I find it funny that you attacked one generalization with another by claiming all of Canada has an age discrimination problem. it is her personal opinion, and your argument just sparked an entirely different issue for you two to argue about.

The girl you replied to was talking about older people who are well off do not need the money. Like say an old woman retired at age 70, with a salary of 90k a year, and she decides after 2 years of retirement to get a job at jack in the box. Now, she completely has a right to do so. Noone has the right to stop her. With competition in this economy, her measly $8 an hour does little for her, so long as she has money saved for retirement. Whereas a student, going to the same employer, working at $8, with little to no background in work gets to
A. Expand her resume
B. Pay for bills like housing, food,etc

The girl's earlier post was a generalization, but statistically speaking its an opinion of her's based on the harsh truth:

an 18 year old usually has less money than an 80 year old.

However like you said, in America we welcome competition, so the position is open for anyone, regardless of their income. But there may be an underlying responsibilty for the well off, older person to pass the spatula to the naive young kid, just like the young kid is supposed to give up his seat to the elderly woman on the bus (which is rare to see, but I do it). your thoughts?

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Gave Up in New York, New York

51 months ago

Beverly Ryder in Kelowna, British Columbia said: I agree that older people who do not need the income should not be taking job just to keep busy, etc. They could benefit society more by doing volunteer work instead, leaving the positions open to people who really need them.

Well as an older person I feel that it should be up to me if I work or not. I keep busy by working, not volunteering (although I already do volunteer when I can).

Volunteering doesn't pay bills or rent. What makes you think I don't need the work? Do you get by on money falling from the sky? I sure don't. Well all in all it's their loss. I have the skills and not to toot my own horn but I am a phenomenal employee. Guess some are just satisfied with what they have rather than a decent upgrade.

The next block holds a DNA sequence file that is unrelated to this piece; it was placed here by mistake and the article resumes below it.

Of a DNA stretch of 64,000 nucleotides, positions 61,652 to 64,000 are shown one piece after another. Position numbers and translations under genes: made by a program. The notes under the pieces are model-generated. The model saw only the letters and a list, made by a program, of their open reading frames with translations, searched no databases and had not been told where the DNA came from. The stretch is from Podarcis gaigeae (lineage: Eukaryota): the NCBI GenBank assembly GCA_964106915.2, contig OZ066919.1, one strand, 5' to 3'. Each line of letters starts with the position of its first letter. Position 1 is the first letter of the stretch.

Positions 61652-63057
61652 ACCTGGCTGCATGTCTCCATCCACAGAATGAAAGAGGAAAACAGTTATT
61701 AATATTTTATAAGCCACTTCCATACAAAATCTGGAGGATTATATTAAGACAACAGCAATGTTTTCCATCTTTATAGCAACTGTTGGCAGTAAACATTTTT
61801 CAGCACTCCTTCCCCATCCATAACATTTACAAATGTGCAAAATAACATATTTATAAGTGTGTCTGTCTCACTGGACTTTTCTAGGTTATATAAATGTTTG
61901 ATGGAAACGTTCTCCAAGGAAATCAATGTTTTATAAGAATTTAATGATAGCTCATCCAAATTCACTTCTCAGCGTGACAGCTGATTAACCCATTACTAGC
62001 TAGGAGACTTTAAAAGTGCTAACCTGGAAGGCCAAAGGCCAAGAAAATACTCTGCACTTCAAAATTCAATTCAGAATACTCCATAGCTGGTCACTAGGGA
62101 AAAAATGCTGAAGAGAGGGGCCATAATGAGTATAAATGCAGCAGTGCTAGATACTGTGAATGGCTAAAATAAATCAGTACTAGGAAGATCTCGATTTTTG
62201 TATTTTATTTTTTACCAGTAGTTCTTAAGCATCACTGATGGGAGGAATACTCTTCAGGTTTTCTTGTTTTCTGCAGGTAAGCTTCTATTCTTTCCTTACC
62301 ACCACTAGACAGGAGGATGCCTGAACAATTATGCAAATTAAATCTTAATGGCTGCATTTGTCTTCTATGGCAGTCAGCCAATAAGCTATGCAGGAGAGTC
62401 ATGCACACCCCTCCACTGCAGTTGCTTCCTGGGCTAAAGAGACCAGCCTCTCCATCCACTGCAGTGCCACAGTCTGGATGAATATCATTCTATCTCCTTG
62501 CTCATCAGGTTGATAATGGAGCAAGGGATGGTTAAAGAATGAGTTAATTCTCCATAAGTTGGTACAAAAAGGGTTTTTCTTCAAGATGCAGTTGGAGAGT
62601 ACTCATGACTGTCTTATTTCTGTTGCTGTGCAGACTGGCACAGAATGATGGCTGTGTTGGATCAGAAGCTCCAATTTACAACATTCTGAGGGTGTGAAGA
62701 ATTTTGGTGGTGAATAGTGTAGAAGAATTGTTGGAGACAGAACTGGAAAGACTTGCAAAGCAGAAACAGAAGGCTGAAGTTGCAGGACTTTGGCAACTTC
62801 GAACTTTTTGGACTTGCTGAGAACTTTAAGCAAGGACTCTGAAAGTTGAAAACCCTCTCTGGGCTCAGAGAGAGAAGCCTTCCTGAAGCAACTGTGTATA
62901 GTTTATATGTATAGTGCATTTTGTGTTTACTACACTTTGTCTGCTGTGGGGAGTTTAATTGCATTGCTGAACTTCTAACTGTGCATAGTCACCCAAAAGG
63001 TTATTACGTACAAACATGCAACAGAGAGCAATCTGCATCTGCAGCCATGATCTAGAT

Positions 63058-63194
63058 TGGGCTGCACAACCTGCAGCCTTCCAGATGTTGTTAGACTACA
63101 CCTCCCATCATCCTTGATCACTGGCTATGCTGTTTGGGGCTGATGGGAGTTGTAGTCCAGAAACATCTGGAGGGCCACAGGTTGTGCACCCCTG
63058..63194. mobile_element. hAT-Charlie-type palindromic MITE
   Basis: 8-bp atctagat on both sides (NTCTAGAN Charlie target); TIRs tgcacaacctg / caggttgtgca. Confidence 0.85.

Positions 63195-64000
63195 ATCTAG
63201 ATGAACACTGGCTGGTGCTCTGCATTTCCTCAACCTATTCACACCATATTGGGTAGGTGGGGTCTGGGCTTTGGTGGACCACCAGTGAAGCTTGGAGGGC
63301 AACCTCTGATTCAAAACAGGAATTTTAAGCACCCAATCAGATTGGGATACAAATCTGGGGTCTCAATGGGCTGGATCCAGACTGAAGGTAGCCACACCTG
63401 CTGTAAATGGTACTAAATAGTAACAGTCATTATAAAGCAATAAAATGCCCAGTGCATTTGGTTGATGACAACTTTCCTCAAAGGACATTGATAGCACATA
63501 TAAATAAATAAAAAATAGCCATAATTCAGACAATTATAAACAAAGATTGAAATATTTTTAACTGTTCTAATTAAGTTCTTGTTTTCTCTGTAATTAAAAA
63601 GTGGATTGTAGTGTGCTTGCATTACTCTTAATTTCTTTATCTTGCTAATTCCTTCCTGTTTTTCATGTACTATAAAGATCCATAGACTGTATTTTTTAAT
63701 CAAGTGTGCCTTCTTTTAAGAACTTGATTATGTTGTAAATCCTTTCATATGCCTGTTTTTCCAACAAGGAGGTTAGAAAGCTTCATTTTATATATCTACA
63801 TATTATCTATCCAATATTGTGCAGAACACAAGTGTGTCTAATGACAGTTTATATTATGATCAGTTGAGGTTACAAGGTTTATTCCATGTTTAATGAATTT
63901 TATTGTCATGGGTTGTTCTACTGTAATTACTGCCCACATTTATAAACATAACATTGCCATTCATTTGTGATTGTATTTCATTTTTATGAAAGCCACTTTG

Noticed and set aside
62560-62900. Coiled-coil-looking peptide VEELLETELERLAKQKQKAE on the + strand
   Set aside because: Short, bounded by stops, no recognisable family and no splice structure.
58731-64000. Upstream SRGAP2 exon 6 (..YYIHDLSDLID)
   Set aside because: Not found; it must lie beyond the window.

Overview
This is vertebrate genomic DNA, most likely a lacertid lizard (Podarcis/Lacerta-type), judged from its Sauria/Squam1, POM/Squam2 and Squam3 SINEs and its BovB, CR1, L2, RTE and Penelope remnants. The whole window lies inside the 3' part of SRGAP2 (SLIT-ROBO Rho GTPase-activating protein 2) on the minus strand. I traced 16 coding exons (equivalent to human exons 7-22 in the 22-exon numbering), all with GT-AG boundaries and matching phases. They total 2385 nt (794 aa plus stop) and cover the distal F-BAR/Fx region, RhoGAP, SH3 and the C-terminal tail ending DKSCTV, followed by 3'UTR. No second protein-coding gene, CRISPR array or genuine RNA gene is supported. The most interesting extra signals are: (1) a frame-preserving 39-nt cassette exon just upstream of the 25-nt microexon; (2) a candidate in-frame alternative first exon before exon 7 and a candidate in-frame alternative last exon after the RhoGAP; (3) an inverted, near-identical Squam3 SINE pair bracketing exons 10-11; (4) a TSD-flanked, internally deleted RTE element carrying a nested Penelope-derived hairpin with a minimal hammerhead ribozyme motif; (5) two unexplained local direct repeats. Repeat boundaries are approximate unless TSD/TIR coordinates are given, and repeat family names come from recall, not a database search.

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Gave Up in New York, New York

51 months ago

All the ingredients to make a company fall to the ground. I would want someone who knows what they are doing rather than having a pretty, dressed up fool. As for females, why would anyone feel threatened by another female younger or older? Maybe because their skills are more honed. Just because you're under 30 doesn't mean that you are God. I also would hate to work with someone with a terrible attitude. Just do your work. You aren't hired to party and this isn't a television show. Get the work done and make your employer happy. Save the after work activities to just that, after work.

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Gave Up in New York, New York

51 months ago

Its just another way to show disrespect to anyone who isn't like them. The only good side to it is one day they'll look in the mirror and see the very thing they hate. We need older people in the work place. They know more than we do, and who's going to cover for you when you mess up? Learn to think before you speak/type. Not only are you judged by your outer appearance, you are judged on what you say and how you treat others. You can fake your way through life but sooner or later its you on the unemployment line wondering how did I get here?

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Beverly Ryder in Kelowna, British Columbia

51 months ago

Of course everyone, regardless of age, is entitled to work. All I was trying to suggest is that, in today's economy, it would be nice if someone who didn't need the money could do volunteer work to socialize and keep busy so that there are more openings for young people. It is entirely up to the person. By the way, I am an older unemployed person who is widowed and needs the income, if I did not I would volunteer only.

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Grace in Toronto, Ontario

50 months ago

Kappa21 in Toronto, Ontario said: I got to a lot of job interviews. I answer the question good...but its a like me or hate me situation. Many employers tend to interview 10-20 people. In the back of my head I always think that there is someone exactly like me, possibly a student who went to University with me. But the difference between him and me is that he has more job experience than I do. They would typically refuse to hire someone with no experience. I seriously regret staying at school for so long. I did a double major in Business. Other than Finance and Accounting, i know everything.. Companies wont budge. They want experience and instead of gaining experience i gained an education. I thought that would help me. Guess it didnt.
I also hate going to job interviews out of nowhere and then the interviewee asks me how am i going to commute to their office since its so far. Well, I made it to todays interview and i got a good record on being promt, so why would that have to do with anything?